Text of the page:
However, mortality related to V. aestuarianus was observed in the raceway experiment and it is likely that oysters were infected in the pond between December 2013 and February 2014. This hypothesis is not consistent with the absence of contamination of the oysters tested from the pond conditions. Such observations led us to consider the ecological niches of this bacterium and transmission mechanisms, as well as conditions that can control disease expression. While potential infection or transmission in the absence of disease expression has been demonstrated for OsHV-1 at low temperatures [6365], it remains to be investigated for V. aestuarianus.

In our study, cross contamination was observed for four of the ten experiments conducted in the laboratory, which may have occurred through the seawater (Table 1). Indeed, filtration and UV-treated seawater probably removed or degraded most of the bacterial and viral particles, and the DNA that was detected was likely inactive or degraded. The absence of mortality in control tanks supported this statement, as well as the high genetic correlations for resistance to OsHV-1 between life stages (Table 3) and for resistance to V. aestuarianus between juvenile and adult stages (Table 2). The small number of viral DNA copies that were detected in some oysters during the bacterial challenge for Juvenile 2 and Adult could be explained by the coincidence of both experiments with the peak of mortality caused by OsHV-1, which occurs in May/June each year in the Marennes-Oléron Bay, where our facilities are located. This also supports the absence of viral DNA detected in oysters in the raceway conditions from February to April 2014, while a few copies of OsHV-1 DNA were found in some oysters in May 2014 (Table 1). Similarly, small to moderate copy numbers of V. aestuarianus DNA were found in some oysters during the OsHV-1 challenge for Juvenile 1 and Juvenile 2 (Table 1) during a period for which cases of mortality are regularly reported in the area. Finally, it was recently demonstrated that dual infections by OsHV-1 and V. aestuarianus led to very high mortality rates, even for oyster lines that were selected for higher resistance to OsHV-1 [66]. No such finding was observed in our study, which suggests that the estimated heritabilities and genetic correlations were for the pathogen tested.

Conclusions

Our findings demonstrate that: (1) susceptibility to OsHV-1 infection decreased with age and growth, while susceptibility to V. aestuarianus infection increased according to the same factors; (2) genetic variances were high for resistance to OsHV-1 infection and low for resistance to V. aestuarianus infection; (3) genetic correlations between resistance to OsHV-1 infection and resistance to V. aestuarianus infection were not significantly different from 0; and (4) uncontrolled disease exposure and disease challenge under laboratory conditions presented significant positive genetic correlations when the same pathogenic agent was detected. Selective breeding to enhance the resistance to OsHV-1 infection could be achieved by selecting the highly resistant families at early stages without modifying the resistance to V. aestuarianus infection. Selection for dual resistance to OsHV-1 and V. aestuarianus infections in C. gigas may be possible to reduce the impact of these two major diseases by selecting oysters that have the highest breeding values for resistance to both diseases.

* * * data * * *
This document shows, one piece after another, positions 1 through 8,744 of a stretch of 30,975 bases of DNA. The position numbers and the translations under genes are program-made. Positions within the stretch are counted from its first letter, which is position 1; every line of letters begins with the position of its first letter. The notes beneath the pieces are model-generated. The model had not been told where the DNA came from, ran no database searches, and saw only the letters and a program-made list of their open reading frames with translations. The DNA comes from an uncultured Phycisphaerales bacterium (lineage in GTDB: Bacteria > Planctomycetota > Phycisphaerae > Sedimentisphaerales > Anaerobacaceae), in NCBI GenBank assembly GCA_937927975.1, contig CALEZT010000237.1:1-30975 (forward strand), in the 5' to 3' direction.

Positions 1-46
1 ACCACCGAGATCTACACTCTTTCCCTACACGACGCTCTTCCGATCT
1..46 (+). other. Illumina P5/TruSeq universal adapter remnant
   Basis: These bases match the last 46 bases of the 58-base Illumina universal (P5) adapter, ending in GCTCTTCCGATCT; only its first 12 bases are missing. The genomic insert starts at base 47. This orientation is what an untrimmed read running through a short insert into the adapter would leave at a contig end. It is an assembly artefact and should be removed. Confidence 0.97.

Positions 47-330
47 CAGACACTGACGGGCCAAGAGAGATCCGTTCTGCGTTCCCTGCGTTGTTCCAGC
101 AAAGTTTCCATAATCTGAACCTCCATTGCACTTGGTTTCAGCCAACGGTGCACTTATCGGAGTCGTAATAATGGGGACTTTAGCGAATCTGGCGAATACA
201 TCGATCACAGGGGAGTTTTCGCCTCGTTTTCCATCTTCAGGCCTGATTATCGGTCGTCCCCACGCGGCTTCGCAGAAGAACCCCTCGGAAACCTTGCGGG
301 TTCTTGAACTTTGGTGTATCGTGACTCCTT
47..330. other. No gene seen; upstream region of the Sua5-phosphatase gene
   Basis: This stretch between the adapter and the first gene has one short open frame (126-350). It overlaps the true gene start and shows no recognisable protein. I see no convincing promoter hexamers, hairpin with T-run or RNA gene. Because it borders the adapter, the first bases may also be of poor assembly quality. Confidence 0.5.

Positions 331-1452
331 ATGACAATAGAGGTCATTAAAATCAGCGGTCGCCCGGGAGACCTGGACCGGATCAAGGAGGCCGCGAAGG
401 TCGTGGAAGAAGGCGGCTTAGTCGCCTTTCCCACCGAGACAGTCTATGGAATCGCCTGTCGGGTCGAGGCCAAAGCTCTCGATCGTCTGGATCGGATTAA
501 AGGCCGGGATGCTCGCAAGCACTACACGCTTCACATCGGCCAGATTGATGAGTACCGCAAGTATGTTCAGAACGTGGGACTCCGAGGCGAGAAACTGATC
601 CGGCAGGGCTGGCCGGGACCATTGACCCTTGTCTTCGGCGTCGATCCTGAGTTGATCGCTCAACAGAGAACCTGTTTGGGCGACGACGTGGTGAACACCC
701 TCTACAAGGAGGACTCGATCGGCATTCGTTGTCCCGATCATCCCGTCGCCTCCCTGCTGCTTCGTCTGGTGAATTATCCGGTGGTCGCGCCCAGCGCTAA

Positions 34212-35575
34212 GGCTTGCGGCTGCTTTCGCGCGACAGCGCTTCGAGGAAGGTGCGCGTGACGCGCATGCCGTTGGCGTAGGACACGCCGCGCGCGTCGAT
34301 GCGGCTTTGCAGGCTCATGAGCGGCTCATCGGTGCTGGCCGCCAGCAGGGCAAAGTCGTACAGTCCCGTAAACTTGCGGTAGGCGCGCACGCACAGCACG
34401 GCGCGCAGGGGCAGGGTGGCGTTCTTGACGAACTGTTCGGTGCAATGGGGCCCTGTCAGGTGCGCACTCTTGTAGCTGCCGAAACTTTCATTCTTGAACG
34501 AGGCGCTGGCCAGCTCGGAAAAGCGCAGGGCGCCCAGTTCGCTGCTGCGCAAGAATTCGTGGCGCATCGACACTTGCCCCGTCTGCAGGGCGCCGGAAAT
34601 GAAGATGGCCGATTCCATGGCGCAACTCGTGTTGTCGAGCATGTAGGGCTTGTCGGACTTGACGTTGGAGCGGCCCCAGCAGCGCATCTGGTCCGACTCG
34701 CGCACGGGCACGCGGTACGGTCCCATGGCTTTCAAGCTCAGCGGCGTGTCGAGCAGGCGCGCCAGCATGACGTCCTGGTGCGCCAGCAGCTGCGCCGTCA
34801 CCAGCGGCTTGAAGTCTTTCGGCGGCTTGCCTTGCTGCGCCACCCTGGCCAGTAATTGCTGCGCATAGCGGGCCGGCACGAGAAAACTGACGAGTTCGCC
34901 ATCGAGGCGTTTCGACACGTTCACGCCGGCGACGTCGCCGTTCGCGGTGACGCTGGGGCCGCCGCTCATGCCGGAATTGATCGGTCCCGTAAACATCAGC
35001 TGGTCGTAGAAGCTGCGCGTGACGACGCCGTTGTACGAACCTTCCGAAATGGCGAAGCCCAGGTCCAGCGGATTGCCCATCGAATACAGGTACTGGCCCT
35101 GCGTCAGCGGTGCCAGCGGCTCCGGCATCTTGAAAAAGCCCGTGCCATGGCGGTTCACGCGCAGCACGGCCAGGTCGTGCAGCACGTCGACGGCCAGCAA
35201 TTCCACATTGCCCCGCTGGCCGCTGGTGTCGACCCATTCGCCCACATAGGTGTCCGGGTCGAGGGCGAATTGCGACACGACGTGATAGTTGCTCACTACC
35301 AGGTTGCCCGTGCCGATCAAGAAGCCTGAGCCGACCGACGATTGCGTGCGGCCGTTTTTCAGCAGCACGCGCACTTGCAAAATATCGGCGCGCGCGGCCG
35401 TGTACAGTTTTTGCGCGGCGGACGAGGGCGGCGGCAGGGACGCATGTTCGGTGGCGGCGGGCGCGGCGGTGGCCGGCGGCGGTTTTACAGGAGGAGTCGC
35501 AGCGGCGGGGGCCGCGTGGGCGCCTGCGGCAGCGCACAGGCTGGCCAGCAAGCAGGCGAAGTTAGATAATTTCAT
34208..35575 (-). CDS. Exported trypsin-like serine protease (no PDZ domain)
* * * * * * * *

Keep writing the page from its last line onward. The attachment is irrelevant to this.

Notes

Declarations

Authors’ contributions

PA, MAT and LD conceived and designed the experiments. PA, MAT and LD performed the experiments. PA, JBL and LD analyzed the data. PA, JBL, MAT, TR, PB and LD wrote the manuscript. All authors read and approved the final manuscript.

Acknowledgements

We gratefully acknowledge Marie Villa for her help with experimental infections at the juvenile stage. We wish to express our gratitude to Elise Maurouard, Stéphane Bodin, and Aurelien Brun for technical support regarding oyster maintenance, to Nicole Faury for providing the viral suspension for all OsHV-1 challenges and to Philippe Haffner for preparation of the experimental room. Oyster used in this work were produced and maintained under controlled conditions at the technical facilities of the nursery of the Laboratory of Genetics and Pathology of Marine Molluscs of Ifremer Bouin and of Ifremer La Tremblade. We are very grateful to the nursery and genetic teams for assistance in oyster production and to the pathology team for technical support for mortality monitoring. This study was supported by Ifremer through the research activity “Amélioration par la sélection” and by the French Ministries of Ecology and Agriculture throughout the research activity “AESTU”.

Competing interests

The authors declare that they have no competing interests.

Open AccessThis article is distributed under the terms of the Creative Commons Attribution 4.0 International License (http://creativecommons.org/licenses/by/4.0/), which permits unrestricted use, distribution, and reproduction in any medium, provided you give appropriate credit to the original author(s) and the source, provide a link to the Creative Commons license, and indicate if changes were made. The Creative Commons Public Domain Dedication waiver (http://creativecommons.org/publicdomain/zero/1.0/) applies to the data made available in this article, unless otherwise stated.

Authors’ Affiliations

(1)
Laboratoire de Génétique et Pathologie des Mollusques Marins, Ifremer
(2)
Laboratoire des Sciences de l’Environnement Marin, UMR 6539 LEMAR (UBO/CNRS/IRD/Ifremer), Centre de Bretagne, Ifremer
(3)
Département Ressources Biologique et Environnement, Ifremer